This story has been updated with IBM CFO Mark Loughridge's conference call comments.
ARMONK, N.Y. (
) -- Boosted by double-digit growth in hardware, software and services,
continued its run of
after market close on Monday, and raised its earnings guidance.
brought in revenue of $26.7 billion, compared to $23.7 billion in the same period last year, comfortably above analysts' estimate of $25.35 billion.
Excluding items, IBM earned $3.09 cents a share, up from $2.62 cents a share in the prior year's quarter, beating analysts' forecast of $3.03 a share.
"Hardware, software and services revenue grew at double digits, and we achieved strong profit and free cash flow growth," said IBM CEO Sam Palmisano, in a statement released after market close. The tech giant, he said, is raising its earnings guidance for fiscal 2012 to at least $13.25 from its prior estimate of $13.15.
IBM, which competes with
, grew its total services revenue 10% compared to the same period last year, while its software business grew 17% year-over year. In hardware, sales in the company's systems and technology business also enjoyed a 17% hike from the prior year's quarter.
CFO Mark Loughridge launded IBM middleware offerings such as WebSphere for driving its second-quarter software growth. Speaking during a conference call after market close, Loughridge explained that IBM's "key branded middleware" revenue was up 21% year-over-year, accounting for 64% of the company's $6.2 billion total software sales.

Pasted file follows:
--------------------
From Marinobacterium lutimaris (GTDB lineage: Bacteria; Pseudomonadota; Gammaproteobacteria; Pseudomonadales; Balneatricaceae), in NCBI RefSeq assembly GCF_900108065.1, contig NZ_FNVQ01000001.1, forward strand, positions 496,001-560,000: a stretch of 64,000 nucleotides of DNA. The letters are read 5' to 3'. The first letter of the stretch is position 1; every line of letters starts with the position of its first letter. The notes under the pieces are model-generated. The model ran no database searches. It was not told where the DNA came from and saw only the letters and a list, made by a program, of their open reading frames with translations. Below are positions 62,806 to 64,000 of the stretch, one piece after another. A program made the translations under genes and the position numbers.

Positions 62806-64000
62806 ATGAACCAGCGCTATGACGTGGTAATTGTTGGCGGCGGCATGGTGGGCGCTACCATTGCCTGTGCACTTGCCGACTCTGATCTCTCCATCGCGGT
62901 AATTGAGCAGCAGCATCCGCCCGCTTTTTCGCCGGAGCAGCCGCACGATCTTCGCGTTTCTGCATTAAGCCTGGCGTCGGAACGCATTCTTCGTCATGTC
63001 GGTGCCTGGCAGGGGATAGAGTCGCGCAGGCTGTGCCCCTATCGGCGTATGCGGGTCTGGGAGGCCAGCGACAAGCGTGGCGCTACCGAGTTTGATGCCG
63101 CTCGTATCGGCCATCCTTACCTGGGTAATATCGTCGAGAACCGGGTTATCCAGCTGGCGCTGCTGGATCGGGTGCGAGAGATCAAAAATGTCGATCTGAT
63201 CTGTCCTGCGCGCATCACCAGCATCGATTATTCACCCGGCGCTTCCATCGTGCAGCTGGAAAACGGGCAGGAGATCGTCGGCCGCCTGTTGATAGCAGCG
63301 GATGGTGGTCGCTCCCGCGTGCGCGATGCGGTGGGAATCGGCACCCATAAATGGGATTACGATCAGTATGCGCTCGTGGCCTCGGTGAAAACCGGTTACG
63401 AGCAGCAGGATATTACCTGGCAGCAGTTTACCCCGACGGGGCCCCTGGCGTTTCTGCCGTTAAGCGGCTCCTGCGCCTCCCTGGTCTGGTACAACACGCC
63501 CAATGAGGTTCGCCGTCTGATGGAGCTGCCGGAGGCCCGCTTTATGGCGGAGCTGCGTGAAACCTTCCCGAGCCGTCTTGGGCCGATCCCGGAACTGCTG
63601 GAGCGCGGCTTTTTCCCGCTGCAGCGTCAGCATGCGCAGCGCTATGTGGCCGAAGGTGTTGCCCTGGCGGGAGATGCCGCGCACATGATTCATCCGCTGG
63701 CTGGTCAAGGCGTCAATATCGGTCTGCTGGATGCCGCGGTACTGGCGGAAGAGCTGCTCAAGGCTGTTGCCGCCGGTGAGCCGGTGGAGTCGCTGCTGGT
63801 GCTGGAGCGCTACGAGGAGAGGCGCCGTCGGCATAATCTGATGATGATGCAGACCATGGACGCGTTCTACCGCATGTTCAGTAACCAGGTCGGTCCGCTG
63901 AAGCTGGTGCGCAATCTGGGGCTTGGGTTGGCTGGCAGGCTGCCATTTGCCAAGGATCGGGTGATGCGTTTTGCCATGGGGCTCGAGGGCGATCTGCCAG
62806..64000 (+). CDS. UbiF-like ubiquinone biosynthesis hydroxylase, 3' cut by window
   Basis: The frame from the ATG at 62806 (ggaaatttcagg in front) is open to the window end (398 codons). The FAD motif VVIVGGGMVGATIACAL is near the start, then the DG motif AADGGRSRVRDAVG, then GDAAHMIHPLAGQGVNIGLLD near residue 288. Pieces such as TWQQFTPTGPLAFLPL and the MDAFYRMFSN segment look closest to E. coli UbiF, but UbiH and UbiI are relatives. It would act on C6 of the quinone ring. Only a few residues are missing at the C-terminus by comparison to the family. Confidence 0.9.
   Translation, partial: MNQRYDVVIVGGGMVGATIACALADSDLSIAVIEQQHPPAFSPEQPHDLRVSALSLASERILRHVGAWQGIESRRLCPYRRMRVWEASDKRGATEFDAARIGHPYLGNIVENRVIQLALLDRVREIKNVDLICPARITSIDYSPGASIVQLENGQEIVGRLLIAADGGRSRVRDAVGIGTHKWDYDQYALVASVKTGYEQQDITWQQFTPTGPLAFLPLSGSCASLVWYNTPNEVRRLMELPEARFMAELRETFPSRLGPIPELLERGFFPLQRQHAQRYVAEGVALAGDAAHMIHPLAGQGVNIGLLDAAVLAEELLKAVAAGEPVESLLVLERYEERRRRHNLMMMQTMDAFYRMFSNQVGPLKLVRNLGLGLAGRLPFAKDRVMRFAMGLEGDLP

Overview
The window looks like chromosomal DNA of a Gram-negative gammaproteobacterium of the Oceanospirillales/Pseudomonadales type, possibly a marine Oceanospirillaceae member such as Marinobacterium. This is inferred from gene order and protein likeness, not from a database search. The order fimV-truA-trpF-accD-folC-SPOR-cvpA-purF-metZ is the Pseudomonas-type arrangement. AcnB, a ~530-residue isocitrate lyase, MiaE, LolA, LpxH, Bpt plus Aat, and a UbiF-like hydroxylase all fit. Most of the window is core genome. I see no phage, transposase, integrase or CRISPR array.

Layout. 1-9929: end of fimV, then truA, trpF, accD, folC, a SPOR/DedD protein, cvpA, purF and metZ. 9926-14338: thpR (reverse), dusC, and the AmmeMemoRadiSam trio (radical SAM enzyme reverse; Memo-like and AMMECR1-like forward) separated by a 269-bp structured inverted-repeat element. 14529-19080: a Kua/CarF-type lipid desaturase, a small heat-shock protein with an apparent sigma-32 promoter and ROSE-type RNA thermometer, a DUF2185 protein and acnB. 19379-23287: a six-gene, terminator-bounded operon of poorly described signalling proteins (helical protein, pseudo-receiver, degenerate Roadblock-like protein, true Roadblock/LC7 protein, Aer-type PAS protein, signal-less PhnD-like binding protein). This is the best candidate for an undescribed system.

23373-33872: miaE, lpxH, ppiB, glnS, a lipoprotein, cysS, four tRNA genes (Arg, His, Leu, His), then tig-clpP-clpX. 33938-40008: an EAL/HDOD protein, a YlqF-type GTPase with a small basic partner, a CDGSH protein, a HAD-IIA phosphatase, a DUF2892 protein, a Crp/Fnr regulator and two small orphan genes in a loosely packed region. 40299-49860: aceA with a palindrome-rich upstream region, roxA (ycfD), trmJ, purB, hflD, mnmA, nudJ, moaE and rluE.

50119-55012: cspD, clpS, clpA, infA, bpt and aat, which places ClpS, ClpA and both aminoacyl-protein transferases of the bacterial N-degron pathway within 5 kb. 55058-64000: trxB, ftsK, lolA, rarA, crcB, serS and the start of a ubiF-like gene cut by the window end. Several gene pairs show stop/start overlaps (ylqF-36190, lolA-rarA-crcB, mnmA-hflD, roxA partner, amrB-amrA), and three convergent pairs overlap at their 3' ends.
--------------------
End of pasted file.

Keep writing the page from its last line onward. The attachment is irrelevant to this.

The tech giant, however, is experiencing ongoing weakness in its public sector business, a trend which could have major implications for other firms in the sector, such as
"Public sector revenue was down again this quarter, driven by declines in government spending," explained Loughridge. This, he added, impacted the company's Global Business Services division, but the effects were not felt in IBM's overall results.
Rather than dwelling on public sector issues, Loughridge spent a chunk of the conference call highlighting IBM's performance in emerging markets. "Our growth market countries grew 10 points faster than the major markets," he explained.
"Old Man Big Blue keeps on rolling, as worries over Services was unfounded, and the software and hardware businesses executed well," said Brian Gilmartin, a portfolio manager at Trinity Asset Management (TAM), in a post on
. "It is hard to find any holes in any aspect of IBM's numbers, although it sounded on the call, that a persistent strong dollar might raise some questions about Big Blue."
IBM's stock has dropped following
, but gained 74 cents, or 0.20%, to $374.54 after market close on Monday.
Written by James Rogers in New York
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